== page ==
Air Weapons: India Tries To Survive A Broken ARM

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April 1, 2016: The Indian Air Force has gone public with the problems it is having with a new ARM (Anti-radiation missile) being developed for them by DRDO (India's Defense Research and Development Organization). The NGARM (New Generation Anti-Radiation Missile) is larger and 40 percent heavier than the air force specified and it is still uncertain that it will work. NGARM has a range of 60 kilometers and is meant to replace the Anglo-French Martel, a 1980s design that weighs 550 kg (1,210 pounds) and even with updated electronics is inferior to the American AGM-88 HARM, which the Indian Air Force wants to buy 1,500 of. That will not be possible if the government insists on the air force using NGARM, which will not be available until 2019 at the earliest.

The Indian Air Force wants the AGM-88E which weighs 361 kg (794 pounds) and can detect and attack targets more than 150 kilometers away while travelling at a speed of 2,450 kilometers per hour. The AGM-88E can transmit a picture of the target, just before it is hit, so the user can be certain of what was taken out. The AGM-88E was developed jointly by U.S. and Italian firms. The original 1960s anti-radiation missile (ARM) quickly evolved into the HARM. Currently, there are orders for over 2,000 AGM-88E/Fs from the U.S. Navy and Marine Corps, Italy, and Germany. Over 24,000 AGM-88s, of all types, have been produced since the 1980s.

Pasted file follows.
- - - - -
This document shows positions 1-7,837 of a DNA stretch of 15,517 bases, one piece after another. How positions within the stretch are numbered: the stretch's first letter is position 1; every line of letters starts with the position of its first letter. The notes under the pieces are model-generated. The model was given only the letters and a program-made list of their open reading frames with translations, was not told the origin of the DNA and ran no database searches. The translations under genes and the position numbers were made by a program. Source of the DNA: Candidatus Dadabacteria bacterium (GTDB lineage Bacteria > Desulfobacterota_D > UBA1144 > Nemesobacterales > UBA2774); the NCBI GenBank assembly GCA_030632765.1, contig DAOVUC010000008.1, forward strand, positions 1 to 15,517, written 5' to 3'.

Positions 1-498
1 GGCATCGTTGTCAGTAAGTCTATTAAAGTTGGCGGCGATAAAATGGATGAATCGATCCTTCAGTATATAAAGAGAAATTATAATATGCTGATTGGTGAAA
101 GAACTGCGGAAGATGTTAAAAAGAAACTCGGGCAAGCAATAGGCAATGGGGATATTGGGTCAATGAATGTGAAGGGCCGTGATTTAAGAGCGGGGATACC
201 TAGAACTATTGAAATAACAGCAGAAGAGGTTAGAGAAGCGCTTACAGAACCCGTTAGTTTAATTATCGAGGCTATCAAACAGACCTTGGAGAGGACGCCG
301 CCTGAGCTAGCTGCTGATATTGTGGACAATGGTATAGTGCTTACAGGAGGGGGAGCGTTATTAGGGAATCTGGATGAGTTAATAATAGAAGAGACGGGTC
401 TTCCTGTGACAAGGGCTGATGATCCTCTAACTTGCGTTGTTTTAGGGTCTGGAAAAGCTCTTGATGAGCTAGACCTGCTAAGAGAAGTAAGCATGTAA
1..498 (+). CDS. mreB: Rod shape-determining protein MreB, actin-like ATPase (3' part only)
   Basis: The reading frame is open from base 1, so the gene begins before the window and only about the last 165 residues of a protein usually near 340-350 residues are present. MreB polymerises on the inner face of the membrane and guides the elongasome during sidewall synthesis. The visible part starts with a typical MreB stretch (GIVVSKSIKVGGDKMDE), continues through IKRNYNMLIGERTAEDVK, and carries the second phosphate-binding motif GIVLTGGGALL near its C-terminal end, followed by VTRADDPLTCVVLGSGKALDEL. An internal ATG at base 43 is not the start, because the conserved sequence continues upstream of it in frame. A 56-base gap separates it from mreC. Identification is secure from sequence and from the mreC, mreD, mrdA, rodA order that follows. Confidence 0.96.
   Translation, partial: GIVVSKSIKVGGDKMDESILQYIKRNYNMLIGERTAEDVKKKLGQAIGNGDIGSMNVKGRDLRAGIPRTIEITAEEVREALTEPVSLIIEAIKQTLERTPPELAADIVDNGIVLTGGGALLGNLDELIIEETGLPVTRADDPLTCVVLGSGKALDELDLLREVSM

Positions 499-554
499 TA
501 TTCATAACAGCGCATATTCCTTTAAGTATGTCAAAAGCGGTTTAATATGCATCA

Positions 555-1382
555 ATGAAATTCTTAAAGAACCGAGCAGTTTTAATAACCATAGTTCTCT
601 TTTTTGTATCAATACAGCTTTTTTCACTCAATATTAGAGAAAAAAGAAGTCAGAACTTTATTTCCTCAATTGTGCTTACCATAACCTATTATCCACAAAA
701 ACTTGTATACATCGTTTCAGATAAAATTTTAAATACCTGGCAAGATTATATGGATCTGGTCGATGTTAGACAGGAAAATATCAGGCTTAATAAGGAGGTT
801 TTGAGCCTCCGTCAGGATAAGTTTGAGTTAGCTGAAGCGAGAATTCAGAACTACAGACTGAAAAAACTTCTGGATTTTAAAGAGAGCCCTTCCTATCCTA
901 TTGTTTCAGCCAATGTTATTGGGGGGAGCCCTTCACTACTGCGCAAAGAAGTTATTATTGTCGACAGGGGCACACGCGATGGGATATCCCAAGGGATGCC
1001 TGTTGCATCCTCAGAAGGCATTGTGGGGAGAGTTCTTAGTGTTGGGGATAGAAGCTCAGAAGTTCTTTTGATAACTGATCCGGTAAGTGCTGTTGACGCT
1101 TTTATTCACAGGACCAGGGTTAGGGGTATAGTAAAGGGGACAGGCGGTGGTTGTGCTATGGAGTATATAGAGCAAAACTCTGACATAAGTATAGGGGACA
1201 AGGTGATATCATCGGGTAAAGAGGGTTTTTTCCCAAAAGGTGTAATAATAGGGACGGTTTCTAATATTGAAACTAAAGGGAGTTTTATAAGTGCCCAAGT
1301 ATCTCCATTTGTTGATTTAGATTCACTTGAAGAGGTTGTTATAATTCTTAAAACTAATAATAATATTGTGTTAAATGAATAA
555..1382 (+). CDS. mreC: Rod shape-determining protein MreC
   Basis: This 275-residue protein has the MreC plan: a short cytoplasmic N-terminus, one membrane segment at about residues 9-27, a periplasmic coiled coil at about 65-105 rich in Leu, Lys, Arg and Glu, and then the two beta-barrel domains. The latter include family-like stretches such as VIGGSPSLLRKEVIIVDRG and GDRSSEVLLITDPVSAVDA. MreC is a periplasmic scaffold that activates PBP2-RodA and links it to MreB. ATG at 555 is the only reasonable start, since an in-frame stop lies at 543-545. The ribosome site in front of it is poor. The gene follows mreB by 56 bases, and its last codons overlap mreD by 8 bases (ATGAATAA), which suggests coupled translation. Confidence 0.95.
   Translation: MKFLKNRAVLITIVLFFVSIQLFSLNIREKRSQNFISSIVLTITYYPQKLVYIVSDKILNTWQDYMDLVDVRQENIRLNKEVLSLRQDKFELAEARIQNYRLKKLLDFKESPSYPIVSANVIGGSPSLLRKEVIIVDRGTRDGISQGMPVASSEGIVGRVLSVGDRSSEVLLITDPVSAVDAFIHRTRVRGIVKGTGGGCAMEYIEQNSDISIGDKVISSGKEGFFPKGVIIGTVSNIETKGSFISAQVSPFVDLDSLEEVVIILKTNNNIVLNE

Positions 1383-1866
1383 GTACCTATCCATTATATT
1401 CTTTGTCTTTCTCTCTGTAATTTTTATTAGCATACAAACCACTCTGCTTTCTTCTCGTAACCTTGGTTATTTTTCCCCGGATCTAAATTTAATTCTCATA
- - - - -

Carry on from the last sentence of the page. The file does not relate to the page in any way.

DRDO is a network of 51 weapons and technology laboratories, employing over 30,000 people (20 percent of them scientists and engineers.) DRDO has been screwing up Indian weapons development programs for half a century. Efforts to shape up DRDO have consistently failed. It's all about politics (DRDO provides jobs for well-connected people) and nationalism (India wants to produce its own high tech weapons.) DRDO has failed in most all areas (small arms, tanks, missiles and warplanes). The failures have grown over the years, and created louder calls for reforms. DRDO has had some successes, which it publicizes as energetically as it can. It tries to play down the failures, or simply tout them as partial successes. But compared to defense industries in other nations, DRDO is an underperformer, and highly resistant to reform.

 


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